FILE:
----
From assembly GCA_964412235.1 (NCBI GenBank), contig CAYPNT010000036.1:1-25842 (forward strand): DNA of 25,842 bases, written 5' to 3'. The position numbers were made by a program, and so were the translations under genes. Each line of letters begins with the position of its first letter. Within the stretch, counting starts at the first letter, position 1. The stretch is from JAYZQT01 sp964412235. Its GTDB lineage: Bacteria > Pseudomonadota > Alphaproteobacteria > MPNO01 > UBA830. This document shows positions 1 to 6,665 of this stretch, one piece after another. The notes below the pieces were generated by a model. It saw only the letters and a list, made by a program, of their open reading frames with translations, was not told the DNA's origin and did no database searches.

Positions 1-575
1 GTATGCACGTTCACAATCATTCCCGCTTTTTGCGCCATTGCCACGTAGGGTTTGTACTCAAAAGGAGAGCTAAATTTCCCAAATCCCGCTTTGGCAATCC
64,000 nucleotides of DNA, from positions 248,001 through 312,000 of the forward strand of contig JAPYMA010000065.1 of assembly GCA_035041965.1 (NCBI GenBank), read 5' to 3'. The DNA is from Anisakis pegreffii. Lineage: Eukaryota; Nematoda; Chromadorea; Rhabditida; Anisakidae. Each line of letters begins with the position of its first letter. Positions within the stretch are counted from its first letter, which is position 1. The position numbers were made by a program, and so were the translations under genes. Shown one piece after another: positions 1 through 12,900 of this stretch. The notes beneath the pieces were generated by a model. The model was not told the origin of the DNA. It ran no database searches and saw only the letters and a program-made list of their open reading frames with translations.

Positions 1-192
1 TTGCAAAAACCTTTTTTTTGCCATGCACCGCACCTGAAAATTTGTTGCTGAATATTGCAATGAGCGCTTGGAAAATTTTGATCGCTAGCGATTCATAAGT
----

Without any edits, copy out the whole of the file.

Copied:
From assembly GCA_964412235.1 (NCBI GenBank), contig CAYPNT010000036.1:1-25842 (forward strand): DNA of 25,842 bases, written 5' to 3'. The position numbers were made by a program, and so were the translations under genes. Each line of letters begins with the position of its first letter. Within the stretch, counting starts at the first letter, position 1. The stretch is from JAYZQT01 sp964412235. Its GTDB lineage: Bacteria > Pseudomonadota > Alphaproteobacteria > MPNO01 > UBA830. This document shows positions 1 to 6,665 of this stretch, one piece after another. The notes below the pieces were generated by a model. It saw only the letters and a list, made by a program, of their open reading frames with translations, was not told the DNA's origin and did no database searches.

Positions 1-575
1 GTATGCACGTTCACAATCATTCCCGCTTTTTGCGCCATTGCCACGTAGGGTTTGTACTCAAAAGGAGAGCTAAATTTCCCAAATCCCGCTTTGGCAATCC
64,000 nucleotides of DNA, from positions 248,001 through 312,000 of the forward strand of contig JAPYMA010000065.1 of assembly GCA_035041965.1 (NCBI GenBank), read 5' to 3'. The DNA is from Anisakis pegreffii. Lineage: Eukaryota; Nematoda; Chromadorea; Rhabditida; Anisakidae. Each line of letters begins with the position of its first letter. Positions within the stretch are counted from its first letter, which is position 1. The position numbers were made by a program, and so were the translations under genes. Shown one piece after another: positions 1 through 12,900 of this stretch. The notes beneath the pieces were generated by a model. The model was not told the origin of the DNA. It ran no database searches and saw only the letters and a program-made list of their open reading frames with translations.

Positions 1-192
1 TTGCAAAAACCTTTTTTTTGCCATGCACCGCACCTGAAAATTTGTTGCTGAATATTGCAATGAGCGCTTGGAAAATTTTGATCGCTAGCGATTCATAAGT